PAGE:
The use of temporary workers is quite common. In fact, in North America, over three million workers are employed through staffing agencies every week! If that’s not enough to make you believe that tons of employers are using staffing agencies to fill positions, consider this: by 2020, 40% of the average business’ workforce in North America will be comprised of workers employed by staffing agencies. That’s a lot of labour being supplied through temporary staffing agencies.
Temporary workers get a lot of the same protection as permanent workers since Bill 18: The Stronger Workplace for a Stronger Economy Act was passed in 2014. For example, temporary workers need to be paid the same as permanent employees if they are doing the same work.
What is a Temporary Worker?
Temporary workers are not permanent organizational employees. They often only work for a company for short time. They’re sometimes called seasonal workers or “temps.” Workers who find jobs through staffing agencies sometimes get a bad reputation, but organizations value temporary workers. They are a key part of the overall strategy that helps the organization meet important targets and goals. Some people think that temporary workers can’t find “real” jobs, or that they don’t work as hard. On the contrary, temporary workers are usually in high demand, especially temporary workers with sought-after skills. As well, temporary workers work as hard as full-time staff, especially if they are hoping to secure full-time employment at their temporary placement.
Why Would an Employer Choose a Temporary Worker over Hiring a Permanent Worker?
There are many reasons that an employer might decide to hire a temporary worker. For instance:
- The business may have a busy season that requires extra staff for short periods of time
- There may be unexpected large orders that require extra staff
- Temporary workers are usually available immediately
- The organization may not want to use their own time to hire temporary workers, so they outsource the function to a staffing agency
- There may be a project that requires a highly specialized worker for a short time period
- There may be temporary absences that need filling, as in the case of illnesses, vacations, and short-term leaves of absence
- It may be the organization’s preference to only fill permanent positions with workers who have been placed temporarily through staffing agencies
What Responsibilities Do Employers have When it Comes to Temporary Workers?
General Duties: Employers definitely have responsibilities when it comes to temporary workers. In fact, all of the duties under Section 25 of the Occupational Health and Safety Act (the Act) apply to employers who use temporary workers. Section 25(2)(h), “take every precaution reasonable in the circumstances for the protection of a worker,” applies to workers supplied through staffing agencies as well as all regular workers.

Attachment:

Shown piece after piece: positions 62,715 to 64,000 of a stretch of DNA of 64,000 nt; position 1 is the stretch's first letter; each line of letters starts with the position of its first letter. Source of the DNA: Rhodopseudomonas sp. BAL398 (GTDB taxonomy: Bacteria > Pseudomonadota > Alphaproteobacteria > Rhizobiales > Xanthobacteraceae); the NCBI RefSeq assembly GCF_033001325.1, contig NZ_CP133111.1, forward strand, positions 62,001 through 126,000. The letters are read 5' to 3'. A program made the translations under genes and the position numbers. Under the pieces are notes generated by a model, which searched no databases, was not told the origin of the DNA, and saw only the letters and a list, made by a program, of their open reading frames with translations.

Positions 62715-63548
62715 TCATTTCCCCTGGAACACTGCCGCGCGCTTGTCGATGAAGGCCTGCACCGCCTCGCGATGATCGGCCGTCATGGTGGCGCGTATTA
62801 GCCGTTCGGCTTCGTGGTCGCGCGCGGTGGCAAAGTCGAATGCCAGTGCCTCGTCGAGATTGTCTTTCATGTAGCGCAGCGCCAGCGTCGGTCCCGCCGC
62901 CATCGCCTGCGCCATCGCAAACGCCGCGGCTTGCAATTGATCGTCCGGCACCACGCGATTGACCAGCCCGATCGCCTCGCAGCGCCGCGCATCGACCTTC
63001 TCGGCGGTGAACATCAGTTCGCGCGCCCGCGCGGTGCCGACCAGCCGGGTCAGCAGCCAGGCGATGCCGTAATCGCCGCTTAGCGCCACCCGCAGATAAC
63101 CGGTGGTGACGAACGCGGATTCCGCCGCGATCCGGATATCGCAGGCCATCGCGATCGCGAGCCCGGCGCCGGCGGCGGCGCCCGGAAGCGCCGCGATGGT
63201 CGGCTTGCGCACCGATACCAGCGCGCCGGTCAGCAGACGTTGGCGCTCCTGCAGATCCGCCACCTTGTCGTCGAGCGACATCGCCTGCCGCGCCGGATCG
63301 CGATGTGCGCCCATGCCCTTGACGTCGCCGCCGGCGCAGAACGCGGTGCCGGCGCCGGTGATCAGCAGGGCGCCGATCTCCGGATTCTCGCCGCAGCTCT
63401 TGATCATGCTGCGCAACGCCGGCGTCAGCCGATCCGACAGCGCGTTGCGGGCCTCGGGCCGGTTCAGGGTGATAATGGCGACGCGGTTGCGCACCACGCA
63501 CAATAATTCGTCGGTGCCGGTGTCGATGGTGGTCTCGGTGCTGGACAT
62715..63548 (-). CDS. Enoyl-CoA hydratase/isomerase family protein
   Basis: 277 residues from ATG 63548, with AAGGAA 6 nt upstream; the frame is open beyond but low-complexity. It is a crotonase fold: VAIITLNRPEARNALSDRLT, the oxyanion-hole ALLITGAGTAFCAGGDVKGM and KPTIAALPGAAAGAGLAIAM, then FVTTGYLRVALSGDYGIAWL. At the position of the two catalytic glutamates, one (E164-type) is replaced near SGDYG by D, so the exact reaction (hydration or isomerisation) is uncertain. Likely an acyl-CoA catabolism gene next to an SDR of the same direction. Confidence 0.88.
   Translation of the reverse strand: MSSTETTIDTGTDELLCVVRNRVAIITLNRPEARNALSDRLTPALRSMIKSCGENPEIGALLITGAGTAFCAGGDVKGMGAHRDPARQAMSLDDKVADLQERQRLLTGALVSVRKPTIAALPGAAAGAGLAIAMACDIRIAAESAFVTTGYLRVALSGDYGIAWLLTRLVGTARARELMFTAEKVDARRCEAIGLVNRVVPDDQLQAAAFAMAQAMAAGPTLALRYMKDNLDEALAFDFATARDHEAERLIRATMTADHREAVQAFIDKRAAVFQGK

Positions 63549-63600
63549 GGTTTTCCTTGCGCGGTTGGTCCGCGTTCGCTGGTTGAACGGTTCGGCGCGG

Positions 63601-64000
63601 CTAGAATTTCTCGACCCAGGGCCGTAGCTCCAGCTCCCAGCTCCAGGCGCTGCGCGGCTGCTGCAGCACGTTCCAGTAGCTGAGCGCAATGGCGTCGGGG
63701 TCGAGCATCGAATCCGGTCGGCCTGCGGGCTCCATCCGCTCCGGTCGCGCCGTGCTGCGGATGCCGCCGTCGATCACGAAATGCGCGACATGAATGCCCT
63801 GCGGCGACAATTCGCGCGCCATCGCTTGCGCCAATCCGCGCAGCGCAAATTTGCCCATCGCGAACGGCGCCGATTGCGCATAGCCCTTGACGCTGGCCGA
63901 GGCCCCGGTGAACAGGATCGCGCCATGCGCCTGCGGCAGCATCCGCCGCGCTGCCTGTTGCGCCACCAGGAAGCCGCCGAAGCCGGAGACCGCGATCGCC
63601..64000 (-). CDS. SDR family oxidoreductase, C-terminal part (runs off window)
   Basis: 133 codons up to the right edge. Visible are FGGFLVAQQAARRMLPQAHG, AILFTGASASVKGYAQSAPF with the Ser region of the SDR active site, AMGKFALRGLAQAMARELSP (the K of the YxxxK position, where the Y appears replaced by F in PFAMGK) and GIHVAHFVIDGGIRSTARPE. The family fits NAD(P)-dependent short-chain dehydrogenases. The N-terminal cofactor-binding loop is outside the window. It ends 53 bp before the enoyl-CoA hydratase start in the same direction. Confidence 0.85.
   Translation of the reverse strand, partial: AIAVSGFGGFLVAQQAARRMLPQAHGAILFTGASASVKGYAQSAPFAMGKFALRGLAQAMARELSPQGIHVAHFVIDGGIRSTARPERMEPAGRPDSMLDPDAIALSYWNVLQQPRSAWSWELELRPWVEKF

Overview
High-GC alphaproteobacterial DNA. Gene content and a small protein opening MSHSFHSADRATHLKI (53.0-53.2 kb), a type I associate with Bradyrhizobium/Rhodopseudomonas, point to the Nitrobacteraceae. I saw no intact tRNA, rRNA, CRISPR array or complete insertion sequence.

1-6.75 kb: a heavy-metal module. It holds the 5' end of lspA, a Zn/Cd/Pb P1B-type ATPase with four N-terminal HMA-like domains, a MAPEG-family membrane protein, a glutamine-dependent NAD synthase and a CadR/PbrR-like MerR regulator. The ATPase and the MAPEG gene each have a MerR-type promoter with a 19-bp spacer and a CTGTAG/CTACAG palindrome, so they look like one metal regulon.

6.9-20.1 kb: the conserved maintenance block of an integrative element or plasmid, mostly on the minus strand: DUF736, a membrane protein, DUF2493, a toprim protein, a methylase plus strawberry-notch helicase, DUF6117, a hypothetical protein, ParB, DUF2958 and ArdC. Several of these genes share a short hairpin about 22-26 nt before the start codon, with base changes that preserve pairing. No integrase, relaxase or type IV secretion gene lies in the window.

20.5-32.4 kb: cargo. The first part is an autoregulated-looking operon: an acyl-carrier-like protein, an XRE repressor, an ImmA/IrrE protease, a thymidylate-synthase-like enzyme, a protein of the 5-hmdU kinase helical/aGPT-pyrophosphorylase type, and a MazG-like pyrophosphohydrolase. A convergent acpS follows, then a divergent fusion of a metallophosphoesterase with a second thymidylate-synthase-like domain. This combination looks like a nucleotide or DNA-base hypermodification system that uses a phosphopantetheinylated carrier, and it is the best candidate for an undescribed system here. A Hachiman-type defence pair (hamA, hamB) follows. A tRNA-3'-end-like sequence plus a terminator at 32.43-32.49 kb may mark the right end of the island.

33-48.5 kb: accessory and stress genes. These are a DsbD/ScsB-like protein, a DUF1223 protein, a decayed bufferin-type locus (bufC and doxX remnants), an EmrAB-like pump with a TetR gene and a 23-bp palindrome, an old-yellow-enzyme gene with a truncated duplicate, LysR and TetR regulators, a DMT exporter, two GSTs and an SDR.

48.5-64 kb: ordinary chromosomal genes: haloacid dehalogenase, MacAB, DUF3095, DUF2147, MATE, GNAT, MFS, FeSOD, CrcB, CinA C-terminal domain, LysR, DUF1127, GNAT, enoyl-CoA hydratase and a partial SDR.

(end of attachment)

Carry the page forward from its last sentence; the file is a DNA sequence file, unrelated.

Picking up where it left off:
Remuneration: Did you know, in Ontario, there are laws in place to ensure that temporary workers get paid fairly? In 2018 the Employment Standards Act (ESA) in Ontario was updated to include the Fair Workplaces, Better Jobs Act, which includes an equal pay for equal work provision. Temporary workers technically work for the staffing agency, so employers don’t need to worry about their payroll. However, employers must work in conjunction with the staffing agency to ensure that hours are accurately reported, and workers are compensated properly and fairly. In Ontario, temporary workers must be paid fairly, which usually means that they are paid the same as permanent workers if they’re doing the same work.
Orientation and Job Training: Employers must provide orientation training to temporary workers that includes the same information that permanent workers receive. Employers must also provide specific job training so that temporary workers understand the job and what is expected of them, as well as how to use any tools, machines, or processes involved in the work.
Health and Safety Training: Whether it is conducted prior to job placement through the staffing agency, or it’s provided by the employer, all workers must receive health and safety training before commencing work, as per s.25(2)(a) of the Act. If basic awareness training is provided through the agency, employers must still do their due diligence by ensuring that is was adequate, completed, and that the workers understood the safety messages. Training needs to include:
- Training on the organization’s health and safety policy and procedures
- Workplace violence and harassment training
- WHMIS training
- General Worker Awareness training, including worker rights
- Accessibility for Ontarians with Disabilities (AODA)
- Training to use any specific or special personal protective equipment (PPE)
- Equipment training, if applicable
Employer’s must recognize, and allow temporary workers to exercise the three worker rights:
- The right to participate
- The right to know
- The right to refuse unsafe work
Temporary workers have the same rights under the Act as permanent workers.
Follow the Law: Employers must follow the law, even when it comes to temporary workers. They are still bound by:
- Constitutional Law
- The Human Rights Code
- The AODA
- The Employment Standards Act
- The Occupational Health and Safety Act and Regulations
Employers need to keep all workers safe—permanent and temporary alike! Many employers who rely on temporary workers choose to work with reputable staffing agencies that can often offer guidance and advice to ensure that employers are fulfilling their responsibilities. If you have questions about keeping your temporary workers safe and happy, please contact us—our experts would be happy to help.
Written by Jenn Miller | Curriculum Development Coordinator
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